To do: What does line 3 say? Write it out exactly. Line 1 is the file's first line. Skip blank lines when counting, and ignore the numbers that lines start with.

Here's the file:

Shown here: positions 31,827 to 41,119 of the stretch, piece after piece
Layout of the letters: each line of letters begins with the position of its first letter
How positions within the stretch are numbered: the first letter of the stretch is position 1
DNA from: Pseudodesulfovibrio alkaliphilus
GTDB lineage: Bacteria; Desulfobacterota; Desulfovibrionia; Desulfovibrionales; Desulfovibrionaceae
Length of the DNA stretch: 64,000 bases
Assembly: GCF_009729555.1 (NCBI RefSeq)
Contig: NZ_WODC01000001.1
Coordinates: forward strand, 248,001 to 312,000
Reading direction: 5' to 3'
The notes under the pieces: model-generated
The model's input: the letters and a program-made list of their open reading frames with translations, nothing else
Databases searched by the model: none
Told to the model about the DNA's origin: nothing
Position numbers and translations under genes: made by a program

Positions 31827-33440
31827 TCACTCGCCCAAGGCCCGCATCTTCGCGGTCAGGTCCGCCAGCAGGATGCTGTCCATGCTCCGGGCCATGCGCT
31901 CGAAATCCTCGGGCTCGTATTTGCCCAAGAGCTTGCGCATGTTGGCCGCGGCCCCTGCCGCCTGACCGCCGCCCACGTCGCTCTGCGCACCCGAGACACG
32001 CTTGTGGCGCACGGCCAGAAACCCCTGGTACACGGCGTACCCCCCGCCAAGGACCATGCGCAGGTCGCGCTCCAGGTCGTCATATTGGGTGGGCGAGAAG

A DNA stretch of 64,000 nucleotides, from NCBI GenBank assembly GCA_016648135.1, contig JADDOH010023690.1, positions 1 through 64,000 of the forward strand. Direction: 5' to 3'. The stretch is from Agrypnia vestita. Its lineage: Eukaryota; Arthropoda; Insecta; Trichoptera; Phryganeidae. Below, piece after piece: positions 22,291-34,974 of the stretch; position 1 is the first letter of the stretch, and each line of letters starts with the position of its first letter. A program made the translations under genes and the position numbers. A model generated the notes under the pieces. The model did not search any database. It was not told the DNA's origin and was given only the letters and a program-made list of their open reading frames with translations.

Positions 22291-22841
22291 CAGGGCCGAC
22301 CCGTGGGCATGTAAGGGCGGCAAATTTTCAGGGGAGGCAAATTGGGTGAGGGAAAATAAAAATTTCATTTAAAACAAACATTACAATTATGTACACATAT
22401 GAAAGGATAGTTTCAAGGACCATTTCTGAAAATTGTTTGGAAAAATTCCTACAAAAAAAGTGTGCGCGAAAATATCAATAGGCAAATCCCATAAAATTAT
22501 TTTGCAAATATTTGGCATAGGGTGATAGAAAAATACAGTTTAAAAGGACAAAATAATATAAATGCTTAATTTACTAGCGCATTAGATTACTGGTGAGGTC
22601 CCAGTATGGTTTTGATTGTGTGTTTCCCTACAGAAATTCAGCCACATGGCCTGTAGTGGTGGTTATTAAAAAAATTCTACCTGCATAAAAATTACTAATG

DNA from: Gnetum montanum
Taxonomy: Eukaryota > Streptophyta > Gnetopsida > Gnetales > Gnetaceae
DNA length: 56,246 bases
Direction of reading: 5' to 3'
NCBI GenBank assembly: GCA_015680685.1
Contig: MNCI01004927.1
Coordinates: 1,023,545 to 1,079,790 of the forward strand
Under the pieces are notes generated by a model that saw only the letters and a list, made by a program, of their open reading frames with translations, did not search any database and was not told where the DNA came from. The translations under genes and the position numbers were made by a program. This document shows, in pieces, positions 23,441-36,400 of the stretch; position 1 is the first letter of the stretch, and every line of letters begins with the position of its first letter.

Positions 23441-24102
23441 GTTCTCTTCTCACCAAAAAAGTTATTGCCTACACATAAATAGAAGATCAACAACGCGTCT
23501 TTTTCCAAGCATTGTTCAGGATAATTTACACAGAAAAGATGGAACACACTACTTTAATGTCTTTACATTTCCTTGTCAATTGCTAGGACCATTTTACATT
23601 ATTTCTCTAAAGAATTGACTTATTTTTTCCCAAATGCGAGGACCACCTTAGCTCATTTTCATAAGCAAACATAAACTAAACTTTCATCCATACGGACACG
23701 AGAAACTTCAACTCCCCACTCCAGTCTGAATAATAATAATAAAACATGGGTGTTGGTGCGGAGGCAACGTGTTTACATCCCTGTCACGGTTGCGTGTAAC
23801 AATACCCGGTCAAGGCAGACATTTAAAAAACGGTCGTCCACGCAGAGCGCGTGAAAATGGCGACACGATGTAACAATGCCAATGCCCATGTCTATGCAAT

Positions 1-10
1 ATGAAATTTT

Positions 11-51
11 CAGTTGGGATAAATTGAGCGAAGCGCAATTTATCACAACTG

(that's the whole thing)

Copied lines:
How positions within the stretch are numbered: the first letter of the stretch is position 1